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Using sustainability science to analyse social-ecological restoration in NE Japan after the great earthquake and tsunami of 2011
Stockholm University, Faculty of Science, Stockholm Resilience Centre.
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2014 (English)In: Sustainability Science, ISSN 1862-4065, E-ISSN 1862-4057, Vol. 9, no 4, 513-526 p.Article in journal (Refereed) Published
Abstract [en]

In the wake of the catastrophic earthquake and tsunami that devastated part of northeastern Japan in March 2011, proposals for reconstruction and rehabilitation are still subjects of debate. The claim by many climate scientists that large-scale extreme events can be expected in the future, with similar catastrophic effects in coastal areas, suggests the need for long-term planning that aims at building resilience, the ability for socio-ecological systems to withstand and recover quickly from natural disasters, and continue to develop. We hypothesize that ecosystems and socio-economic resilience will provide affected communities with flexible barriers against future disasters and greater protection in the long run than will hard/engineering solutions such as high seawalls aimed at ensuring only physical security. Building social/ecological resilience in the Tohoku region will increase general security and is anticipated also to contribute to an enhanced quality of life now and for generations to come. This paper argues that building resilience in the affected area requires a transformation to sustainable agriculture, forestry and fisheries and we describe how the links between satoyama and satoumi, traditional rural territorial and coastal landscapes in Japan, can contribute to this revitalization and to strengthening the relationship between local residents and the landscape in the affected communities. Decision makers at local, regional and national levels need to take a holistic approach based on sustainability science to understand the inter-relationships between these landscapes and ecosystems to develop a robust rebuilding plan for the affected communities. Moreover, this paper suggests that building resilient communities in Japan that demonstrate the strategic benefits of satoyama and satoumi linkages can be a model for building resilient rural and urban communities throughout the world.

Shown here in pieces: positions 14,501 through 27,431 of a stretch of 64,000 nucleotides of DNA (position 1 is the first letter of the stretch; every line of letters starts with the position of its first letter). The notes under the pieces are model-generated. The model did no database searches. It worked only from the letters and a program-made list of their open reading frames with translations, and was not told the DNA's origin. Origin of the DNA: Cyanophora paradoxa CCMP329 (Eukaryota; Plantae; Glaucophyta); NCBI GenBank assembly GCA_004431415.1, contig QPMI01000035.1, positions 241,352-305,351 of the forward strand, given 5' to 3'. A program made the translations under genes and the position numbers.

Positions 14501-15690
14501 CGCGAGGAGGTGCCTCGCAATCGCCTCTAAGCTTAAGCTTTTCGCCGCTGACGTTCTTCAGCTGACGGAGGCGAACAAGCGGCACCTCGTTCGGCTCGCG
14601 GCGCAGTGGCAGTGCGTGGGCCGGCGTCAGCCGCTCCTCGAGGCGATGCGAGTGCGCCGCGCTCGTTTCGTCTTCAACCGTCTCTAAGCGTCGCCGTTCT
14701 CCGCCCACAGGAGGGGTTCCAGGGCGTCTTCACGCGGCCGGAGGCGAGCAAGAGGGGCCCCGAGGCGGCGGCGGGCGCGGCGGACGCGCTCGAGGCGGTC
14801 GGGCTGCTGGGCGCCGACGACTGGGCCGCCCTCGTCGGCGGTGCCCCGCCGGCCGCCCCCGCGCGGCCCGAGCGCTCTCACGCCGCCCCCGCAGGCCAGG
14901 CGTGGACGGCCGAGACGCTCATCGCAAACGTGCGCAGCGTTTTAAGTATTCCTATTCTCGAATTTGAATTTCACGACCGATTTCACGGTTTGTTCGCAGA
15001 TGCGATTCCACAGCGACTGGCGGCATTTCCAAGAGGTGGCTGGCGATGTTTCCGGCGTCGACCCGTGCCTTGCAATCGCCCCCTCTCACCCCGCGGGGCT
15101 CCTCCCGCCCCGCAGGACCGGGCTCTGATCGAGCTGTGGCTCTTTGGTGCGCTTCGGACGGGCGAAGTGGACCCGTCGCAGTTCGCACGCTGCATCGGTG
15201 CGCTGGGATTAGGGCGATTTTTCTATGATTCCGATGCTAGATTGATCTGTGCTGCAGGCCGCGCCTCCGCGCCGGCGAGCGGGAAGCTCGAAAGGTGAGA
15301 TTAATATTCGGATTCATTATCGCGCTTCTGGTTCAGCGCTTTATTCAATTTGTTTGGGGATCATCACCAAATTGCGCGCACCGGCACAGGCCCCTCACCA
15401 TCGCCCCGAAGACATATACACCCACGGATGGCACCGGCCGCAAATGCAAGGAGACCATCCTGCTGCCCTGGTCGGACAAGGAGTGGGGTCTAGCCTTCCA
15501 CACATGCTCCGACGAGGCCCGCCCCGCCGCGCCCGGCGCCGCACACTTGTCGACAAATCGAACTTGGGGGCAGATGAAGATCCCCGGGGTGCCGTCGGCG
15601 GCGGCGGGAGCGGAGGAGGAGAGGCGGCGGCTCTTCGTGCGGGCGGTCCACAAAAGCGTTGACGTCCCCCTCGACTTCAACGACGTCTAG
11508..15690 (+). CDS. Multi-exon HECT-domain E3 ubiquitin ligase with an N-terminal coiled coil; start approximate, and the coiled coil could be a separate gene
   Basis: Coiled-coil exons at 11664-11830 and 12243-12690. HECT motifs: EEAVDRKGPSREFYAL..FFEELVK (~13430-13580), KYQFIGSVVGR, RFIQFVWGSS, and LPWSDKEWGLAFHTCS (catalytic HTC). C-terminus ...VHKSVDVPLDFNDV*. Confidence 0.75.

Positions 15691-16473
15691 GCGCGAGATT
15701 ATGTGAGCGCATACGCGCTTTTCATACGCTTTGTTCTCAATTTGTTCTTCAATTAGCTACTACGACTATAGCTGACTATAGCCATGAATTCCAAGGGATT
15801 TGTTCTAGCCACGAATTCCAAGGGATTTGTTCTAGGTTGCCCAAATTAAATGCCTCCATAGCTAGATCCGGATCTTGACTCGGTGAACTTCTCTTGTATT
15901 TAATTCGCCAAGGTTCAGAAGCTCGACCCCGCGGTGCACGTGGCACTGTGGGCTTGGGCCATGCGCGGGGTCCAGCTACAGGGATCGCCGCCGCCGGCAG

Place, publisher, year, edition, pages
2014. Vol. 9, no 4, 513-526 p.
Keyword [en]
Social-ecological resilience, Great NE Japan earthquake and tsunami, Sanriku Fukko National Park, Satoyama and Satoumi
National Category
Earth and Related Environmental Sciences
URN: urn:nbn:se:su:diva-110142DOI: 10.1007/s11625-014-0257-5ISI: 000344337500009OAI: diva2:771502


Available from: 2014-12-14 Created: 2014-12-08 Last updated: 2014-12-14Bibliographically approved

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Elmqvist, Thomas
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